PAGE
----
This post has been corrected.
Former Deputy Attorney General Jamie Gorelick has been retained by British oil giant BP PLC to prepare the company to respond to congressional inquiries related to the oil spill in the Gulf of Mexico, Greenwire reported Wednesday.
“We have been retained to help the company respond to the numerous congressional inquiries that are underway,” Gorelick, now of Wilmer Cutler Pickering Hale and Dorr LLP, said in an e-mail to Greenwire. “We have not been retained to advocate for any position.”
Apart from the congressional inquiries, Attorney General Eric Holder said on Tuesday that the Justice Department had opened a criminal probe into who was responsible for the oil spill, but declined to name the target. Investigators are considering both civil actions and criminal charges, Holder said.
Gorelick served as Deputy Attorney General under then-Attorney General Janet Reno during the Clinton administration. Gorelick also sat on the bipartisan Sept. 11 Commission.
BP has worked with Gorelick before; she was a lobbyist in 2007 when she helped BP respond to an inquiry from the House Energy and Commerce Committee, according to Greenwire.
Kenneth Green, resident scholar at the American Enterprise Institute, told Greenwire that Gorelick’s knowledge of the Justice Department will help BP steer “the ins and outs of the process. You want an inside player for that.”
The company that owned and leased the Deepwater Horizon rig to BP, Transocean Ltd., has recruited Skadden Arps Slate Meagher & Flom, while Halliburton Co. — which worked on the rig — has hired Patton Boggs LLP, Greenwire reported.
Another DOJ veteran, former Deputy Attorney General Mark Filip of Kirkland & Ellis LLP, is coordinating BP’s response to Justice Department inquiry and civil response alongside Kirkland & Ellis partners Richard Godfrey, Andrew Langan, John Hickey Jr. the Wall Street Journal’s Law Blog reported. Thomas Milch of Arnold & Porter LLP is coordinating BP’s interactions with environmental regulators.
Gorelick is well known at the Justice Department where she preceded Eric Holder who took over from her as deputy attorney general in 1997. Since then Gorelick has become known as one of Washington’s best connected lawyers and lobbyists, with close ties to Democratic administrations.
During Barack Obama’s presidential campaign, Gorelick was part of an informal group of lawyers, including Gregory Craig, the former White House Counsel and Walter Dellinger, a former acting Solicitor General in the Clinton years, who met occasionally to discuss possible legal strategies if Obama was elected.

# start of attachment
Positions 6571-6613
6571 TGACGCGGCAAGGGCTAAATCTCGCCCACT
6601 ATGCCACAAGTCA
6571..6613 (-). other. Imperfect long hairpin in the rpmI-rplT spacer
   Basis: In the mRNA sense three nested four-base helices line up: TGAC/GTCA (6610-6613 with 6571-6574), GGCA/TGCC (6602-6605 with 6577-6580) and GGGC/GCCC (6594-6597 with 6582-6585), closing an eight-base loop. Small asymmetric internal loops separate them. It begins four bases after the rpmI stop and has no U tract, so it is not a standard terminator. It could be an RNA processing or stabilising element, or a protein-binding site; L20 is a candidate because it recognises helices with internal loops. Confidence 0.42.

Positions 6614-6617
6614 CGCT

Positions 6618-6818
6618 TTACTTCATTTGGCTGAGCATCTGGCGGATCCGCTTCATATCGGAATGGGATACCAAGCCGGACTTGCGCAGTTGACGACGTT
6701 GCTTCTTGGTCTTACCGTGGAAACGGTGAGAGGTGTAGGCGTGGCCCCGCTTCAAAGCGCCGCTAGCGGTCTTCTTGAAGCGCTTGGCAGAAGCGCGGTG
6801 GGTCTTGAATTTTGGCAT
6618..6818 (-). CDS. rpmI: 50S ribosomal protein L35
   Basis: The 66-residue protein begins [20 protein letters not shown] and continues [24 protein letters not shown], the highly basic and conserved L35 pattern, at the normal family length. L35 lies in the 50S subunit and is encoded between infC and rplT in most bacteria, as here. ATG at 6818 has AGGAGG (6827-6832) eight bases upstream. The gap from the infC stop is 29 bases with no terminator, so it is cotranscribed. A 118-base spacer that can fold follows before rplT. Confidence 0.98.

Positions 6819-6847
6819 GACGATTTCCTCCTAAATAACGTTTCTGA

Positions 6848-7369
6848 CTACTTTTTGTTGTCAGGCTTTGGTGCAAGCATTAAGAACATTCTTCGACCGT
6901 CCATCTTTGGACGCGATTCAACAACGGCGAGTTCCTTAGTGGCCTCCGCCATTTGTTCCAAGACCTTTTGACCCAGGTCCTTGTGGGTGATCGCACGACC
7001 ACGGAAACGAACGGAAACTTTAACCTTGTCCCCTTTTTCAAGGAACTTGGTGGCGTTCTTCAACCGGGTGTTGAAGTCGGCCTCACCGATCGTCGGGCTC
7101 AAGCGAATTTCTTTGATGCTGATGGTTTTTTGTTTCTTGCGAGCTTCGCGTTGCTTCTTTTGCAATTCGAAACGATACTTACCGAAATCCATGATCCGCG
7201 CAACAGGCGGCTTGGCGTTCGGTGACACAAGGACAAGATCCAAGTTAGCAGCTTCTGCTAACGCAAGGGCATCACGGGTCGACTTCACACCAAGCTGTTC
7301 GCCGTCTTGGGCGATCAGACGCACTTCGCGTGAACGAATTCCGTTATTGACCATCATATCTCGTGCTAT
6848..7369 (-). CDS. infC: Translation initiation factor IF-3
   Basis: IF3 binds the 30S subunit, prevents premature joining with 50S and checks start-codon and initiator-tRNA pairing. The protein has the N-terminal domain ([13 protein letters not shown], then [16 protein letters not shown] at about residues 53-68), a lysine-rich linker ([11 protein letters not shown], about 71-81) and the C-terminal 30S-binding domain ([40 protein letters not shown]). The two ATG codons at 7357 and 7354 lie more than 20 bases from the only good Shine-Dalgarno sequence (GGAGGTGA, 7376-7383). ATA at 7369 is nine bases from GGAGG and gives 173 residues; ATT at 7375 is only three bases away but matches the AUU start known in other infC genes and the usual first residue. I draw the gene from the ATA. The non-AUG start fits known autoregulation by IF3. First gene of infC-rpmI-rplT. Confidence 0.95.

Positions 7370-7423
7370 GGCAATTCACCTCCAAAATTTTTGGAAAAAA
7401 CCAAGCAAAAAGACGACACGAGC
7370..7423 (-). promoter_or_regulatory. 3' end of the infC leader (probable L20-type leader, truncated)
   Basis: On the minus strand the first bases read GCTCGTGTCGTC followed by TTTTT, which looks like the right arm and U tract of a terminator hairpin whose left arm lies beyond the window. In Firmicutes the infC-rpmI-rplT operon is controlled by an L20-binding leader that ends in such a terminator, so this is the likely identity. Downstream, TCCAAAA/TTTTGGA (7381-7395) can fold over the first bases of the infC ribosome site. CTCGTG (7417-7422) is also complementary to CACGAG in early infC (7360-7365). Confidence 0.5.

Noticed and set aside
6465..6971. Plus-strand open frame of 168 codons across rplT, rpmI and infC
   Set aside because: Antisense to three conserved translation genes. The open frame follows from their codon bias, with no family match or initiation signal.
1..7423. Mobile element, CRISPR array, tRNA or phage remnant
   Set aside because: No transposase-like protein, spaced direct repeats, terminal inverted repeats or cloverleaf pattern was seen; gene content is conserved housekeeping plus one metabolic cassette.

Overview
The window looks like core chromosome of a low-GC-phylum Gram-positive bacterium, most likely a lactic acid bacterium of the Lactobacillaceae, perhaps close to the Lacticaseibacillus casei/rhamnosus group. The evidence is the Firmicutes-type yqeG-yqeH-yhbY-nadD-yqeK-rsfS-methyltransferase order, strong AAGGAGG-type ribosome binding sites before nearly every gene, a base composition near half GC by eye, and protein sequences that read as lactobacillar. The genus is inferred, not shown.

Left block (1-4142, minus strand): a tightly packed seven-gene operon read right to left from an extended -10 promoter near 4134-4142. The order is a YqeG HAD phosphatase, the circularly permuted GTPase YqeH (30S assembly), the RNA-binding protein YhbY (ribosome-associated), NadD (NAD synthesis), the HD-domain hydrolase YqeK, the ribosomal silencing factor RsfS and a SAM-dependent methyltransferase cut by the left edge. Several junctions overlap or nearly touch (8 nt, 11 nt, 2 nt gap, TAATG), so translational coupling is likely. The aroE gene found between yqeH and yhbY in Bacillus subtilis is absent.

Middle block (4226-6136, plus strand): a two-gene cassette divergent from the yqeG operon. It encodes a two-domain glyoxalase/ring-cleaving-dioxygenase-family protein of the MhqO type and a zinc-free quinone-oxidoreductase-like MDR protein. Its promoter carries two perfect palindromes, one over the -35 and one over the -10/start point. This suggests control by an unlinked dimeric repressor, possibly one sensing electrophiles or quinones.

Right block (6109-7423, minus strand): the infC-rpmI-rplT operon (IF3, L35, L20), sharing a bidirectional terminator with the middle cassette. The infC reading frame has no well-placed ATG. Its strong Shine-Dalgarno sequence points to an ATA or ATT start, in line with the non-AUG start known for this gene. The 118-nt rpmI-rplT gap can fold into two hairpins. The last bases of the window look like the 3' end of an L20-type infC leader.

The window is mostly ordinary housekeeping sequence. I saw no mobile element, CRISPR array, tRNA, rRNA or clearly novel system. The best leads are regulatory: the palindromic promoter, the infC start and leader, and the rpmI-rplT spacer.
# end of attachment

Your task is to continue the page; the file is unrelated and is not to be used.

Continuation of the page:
Gorelick was thought in legal circles to be angling for the Attorney General’s job if Obama won, but legal insiders regarded the possibility of such an appointment remote. That was because of her association with Federal National Mortgage Association, the government-backed financial institution, commonly known as Fannie Mae, that was established to pump money into the home lending market and plummeted to near ruin when the subprime mortgage market collapsed.
Although she had no prior banking or financial experience, Gorelick was named Fannie Mae’s vice chairman from 1998 to 2003. In 2002 she told an inteviewer that Fannie Mae was safely managed, but regulators said a year later that the institution was undermined by serious accounting irregularities and had unrecorded losses of $9 billion.
The financial manipulations had created a false picture of prosperity and stability that led to hundreds of thousands of dollars in bonuses for Gorelick and other top executives. A government oversight report in 2006 found that between 1998 and 2002 she had been paid more than $25 million.
An earlier version of this story said that Gorelick would lead the legal team responding to the Justice Department investigation. Gorelick will deal with the congressional inquiries into the BP spill, while other lawyers, now noted above, will deal with civil challenges and the Justice Department probe.
Attorney General Eric Holder and other Justice Department leaders have been granted ethics waivers to allow them to review matters related to the botched Sen. Ted Stevens case, the White House disclosed Friday.
A team of Justice lawyers is under investigation for their handling of the public corruption case against the former senator from Alaska. U.S. District Judge Emmet Sullivan dismissed the charges against Stevens in April after a Justice Department review found that DOJ lawyers hadn’t made potentially exculpatory evidence available to the defense.
A special counsel appointed by Sullivan is conducting a criminal contempt probe of the DOJ lawyers, while the department’s Office of Professional Responsibility is conducting a parallel internal ethics review of the case. Two of the DOJ lawyers under scrutiny have hired counsel from the law firms where Holder, Criminal Division chief Lanny Breuer and Deputy Attorney General David Ogden were partners.